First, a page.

Taking your family with you, whether to hell or paradise

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by Neil Godfrey

It was a terrible week. A man shot to death his four grandchildren, wife and daughter then himself here at Margaret River, Australia. Then parents blew up their children and themselves, along with any targeted strangers in churches and a police station in Surabaya, Indonesia. That’s the first time I seem to have heard of terrorists involving their whole family, their children/parents with them, for paradise.

From what I have heard and experienced myself in the past I think I can understand a little of the motive of the Australian family murderer. (He had never really recovered from the suicide of his son and was faced with the news of the death of a second son to disease.) One comes to a place of such dark despair that death is the “only logical or natural” next step. But to alleviate the suffering that such a step would involve for others left behind, it is easier for them if they “come with you”. [I am speculating on the motives of the 61 year old grandfather who killed his family along with himself but do so on the basis of published interviews with his son-in-law and on recollections of times in my own life when (years ago) I felt myself to be at a similar brink.]

And hard on the heels of this horrific story comes the news of two, by some accounts three, families taking themselves collectively “to paradise” by murdering representatives of a society that their parents and older sons found personally intolerable.

The former found no meaning in this world. The latter, likewise, but filled that lack with a symbolic life in death.

And then a fictive family in the Middle East escalated killings of long evicted neighbours who themselves felt they had nothing left to lose.

It’s been a terrible week.



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Neil Godfrey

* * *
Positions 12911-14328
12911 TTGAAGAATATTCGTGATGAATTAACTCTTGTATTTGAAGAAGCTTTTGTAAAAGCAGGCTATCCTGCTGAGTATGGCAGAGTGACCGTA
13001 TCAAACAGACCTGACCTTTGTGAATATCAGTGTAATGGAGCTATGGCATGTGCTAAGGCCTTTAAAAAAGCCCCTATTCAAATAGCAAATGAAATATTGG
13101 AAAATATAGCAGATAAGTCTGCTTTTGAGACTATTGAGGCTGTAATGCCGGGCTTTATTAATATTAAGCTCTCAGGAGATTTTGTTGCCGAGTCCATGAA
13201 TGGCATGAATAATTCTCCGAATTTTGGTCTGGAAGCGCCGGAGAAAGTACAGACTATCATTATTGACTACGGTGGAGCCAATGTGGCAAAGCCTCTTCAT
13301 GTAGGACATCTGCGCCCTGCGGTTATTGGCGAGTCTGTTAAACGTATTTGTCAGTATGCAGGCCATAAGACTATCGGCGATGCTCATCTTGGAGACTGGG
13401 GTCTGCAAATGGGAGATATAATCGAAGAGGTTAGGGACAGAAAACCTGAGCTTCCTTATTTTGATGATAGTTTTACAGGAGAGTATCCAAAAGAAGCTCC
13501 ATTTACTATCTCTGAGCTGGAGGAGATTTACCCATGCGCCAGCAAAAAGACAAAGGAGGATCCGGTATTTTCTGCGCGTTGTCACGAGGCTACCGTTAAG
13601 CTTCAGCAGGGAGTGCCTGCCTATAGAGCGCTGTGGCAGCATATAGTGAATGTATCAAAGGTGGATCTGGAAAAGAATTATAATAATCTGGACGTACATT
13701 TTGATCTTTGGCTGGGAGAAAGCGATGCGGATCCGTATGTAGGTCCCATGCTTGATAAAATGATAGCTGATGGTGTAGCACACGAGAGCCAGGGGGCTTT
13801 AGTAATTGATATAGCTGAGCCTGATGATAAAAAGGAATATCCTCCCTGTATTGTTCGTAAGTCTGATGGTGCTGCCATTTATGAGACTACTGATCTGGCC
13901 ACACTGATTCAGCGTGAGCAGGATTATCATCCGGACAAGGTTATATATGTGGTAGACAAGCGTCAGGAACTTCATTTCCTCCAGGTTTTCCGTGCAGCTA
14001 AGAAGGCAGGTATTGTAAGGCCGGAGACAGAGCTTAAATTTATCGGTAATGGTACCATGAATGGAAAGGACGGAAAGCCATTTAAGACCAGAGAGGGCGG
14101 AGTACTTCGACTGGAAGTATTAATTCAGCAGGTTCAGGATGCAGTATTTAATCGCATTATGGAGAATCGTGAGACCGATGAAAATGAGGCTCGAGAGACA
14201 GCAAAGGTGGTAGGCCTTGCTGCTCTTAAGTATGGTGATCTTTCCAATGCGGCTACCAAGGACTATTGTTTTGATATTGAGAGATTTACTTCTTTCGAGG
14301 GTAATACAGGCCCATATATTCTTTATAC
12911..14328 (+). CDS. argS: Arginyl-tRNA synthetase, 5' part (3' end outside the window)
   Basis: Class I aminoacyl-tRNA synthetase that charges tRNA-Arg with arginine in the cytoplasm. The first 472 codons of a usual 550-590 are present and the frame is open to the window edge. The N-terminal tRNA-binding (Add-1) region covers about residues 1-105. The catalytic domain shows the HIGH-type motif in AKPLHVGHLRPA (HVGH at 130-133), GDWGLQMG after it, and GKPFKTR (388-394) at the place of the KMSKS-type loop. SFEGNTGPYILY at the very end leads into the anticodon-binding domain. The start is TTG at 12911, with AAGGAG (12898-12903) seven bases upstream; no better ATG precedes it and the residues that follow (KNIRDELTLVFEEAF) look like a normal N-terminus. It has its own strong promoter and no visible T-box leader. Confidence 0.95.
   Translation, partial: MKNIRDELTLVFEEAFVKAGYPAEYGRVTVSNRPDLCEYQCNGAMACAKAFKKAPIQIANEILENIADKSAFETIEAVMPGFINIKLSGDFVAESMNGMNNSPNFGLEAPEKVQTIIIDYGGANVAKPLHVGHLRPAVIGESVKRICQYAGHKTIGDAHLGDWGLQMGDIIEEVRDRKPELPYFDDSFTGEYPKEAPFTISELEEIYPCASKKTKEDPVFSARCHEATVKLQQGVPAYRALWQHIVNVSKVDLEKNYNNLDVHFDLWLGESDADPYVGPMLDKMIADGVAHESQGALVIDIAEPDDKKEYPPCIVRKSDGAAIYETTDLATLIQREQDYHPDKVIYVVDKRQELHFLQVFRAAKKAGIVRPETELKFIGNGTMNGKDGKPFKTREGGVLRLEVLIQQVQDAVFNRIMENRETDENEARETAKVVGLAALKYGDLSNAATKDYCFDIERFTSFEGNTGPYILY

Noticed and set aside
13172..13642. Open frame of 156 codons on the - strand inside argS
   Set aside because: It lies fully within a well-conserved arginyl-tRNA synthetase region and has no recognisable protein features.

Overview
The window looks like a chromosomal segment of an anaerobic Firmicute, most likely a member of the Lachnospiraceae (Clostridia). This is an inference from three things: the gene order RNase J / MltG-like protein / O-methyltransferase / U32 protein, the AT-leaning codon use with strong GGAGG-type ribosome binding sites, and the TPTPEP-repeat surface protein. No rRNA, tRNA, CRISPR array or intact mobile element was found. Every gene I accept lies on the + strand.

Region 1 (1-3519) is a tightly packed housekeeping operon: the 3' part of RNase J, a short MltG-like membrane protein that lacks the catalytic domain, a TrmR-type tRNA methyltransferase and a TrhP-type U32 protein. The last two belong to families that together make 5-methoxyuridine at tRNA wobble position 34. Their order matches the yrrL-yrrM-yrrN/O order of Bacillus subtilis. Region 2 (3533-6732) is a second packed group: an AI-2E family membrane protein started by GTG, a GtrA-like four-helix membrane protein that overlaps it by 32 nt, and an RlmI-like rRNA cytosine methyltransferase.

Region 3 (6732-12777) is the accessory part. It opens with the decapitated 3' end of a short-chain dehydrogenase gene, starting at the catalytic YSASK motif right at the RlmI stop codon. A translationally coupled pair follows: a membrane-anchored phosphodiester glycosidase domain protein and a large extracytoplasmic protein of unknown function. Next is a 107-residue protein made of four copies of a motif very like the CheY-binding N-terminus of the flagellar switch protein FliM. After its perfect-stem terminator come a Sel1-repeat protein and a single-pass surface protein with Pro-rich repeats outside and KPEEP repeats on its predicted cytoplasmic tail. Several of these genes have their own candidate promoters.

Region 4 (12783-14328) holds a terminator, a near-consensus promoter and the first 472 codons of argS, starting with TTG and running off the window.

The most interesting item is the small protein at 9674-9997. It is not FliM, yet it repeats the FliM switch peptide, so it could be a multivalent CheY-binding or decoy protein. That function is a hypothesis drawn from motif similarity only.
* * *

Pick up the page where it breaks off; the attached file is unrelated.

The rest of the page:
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One thought on “Taking your family with you, whether to hell or paradise”

  1. Neil, yes. It has been a terrible week.

    Please let me share a bit of a personal story. My oldest maternal Uncle was a serial killer. That was not known, just suspected (by my mother, the youngest of 9, and his wife mostly), when he murdered (in a –horribly brutal– way) his daughters, who were my summertime playmates. One week after I visited. He was a tall, handsome, bald, man of god. With a beautiful singing voice and he sang all the time on his farm. I was 10. The girls were 11 and 14. My aunt escaped thru a tiny window and ran barefoot over rocks to the nearest farm, would not go inside but the neighbors called the police.

    When he was arrested he said “God made me do it”. Briefly he said “It was the Devil!”, then back to God. He was incarcerated for the rest of his life in a prison for the criminally insane. His son had died under incredibly implausible circumstances years earlier (but it was in a field and no one was there to witness it), then my mother found out that during the great-depression he and my other older Uncle had lived together in Chicago and a number of prostitutes had been murdered by Uncle “Chess”. My other uncle then disappeared for 10 years – off getting away I guess.

    I also heard a family story about my oldest uncle Chess being ‘thrown out into the rain’ as an infant. Apparently his father (my grandpa) had tired of the newborn’s crying and tossed the baby out into the rain. Think: traumatic brain injury! My uncle Chess’s insanity did not come to him alone but was a part of a long family lineage of poverty and violence and patriarchy.

    But what I really want to say is this kind of violence done in the name of some deity, is horribly destructive to extended families, communities and humankind in general. It is a –>poisonantidote<– to the poison. Works within or without any religion, tho if one reads (and knows and feels) the inner core of any great teacher's message, they say the same thing as each other, and maybe one's odd neighbor too.

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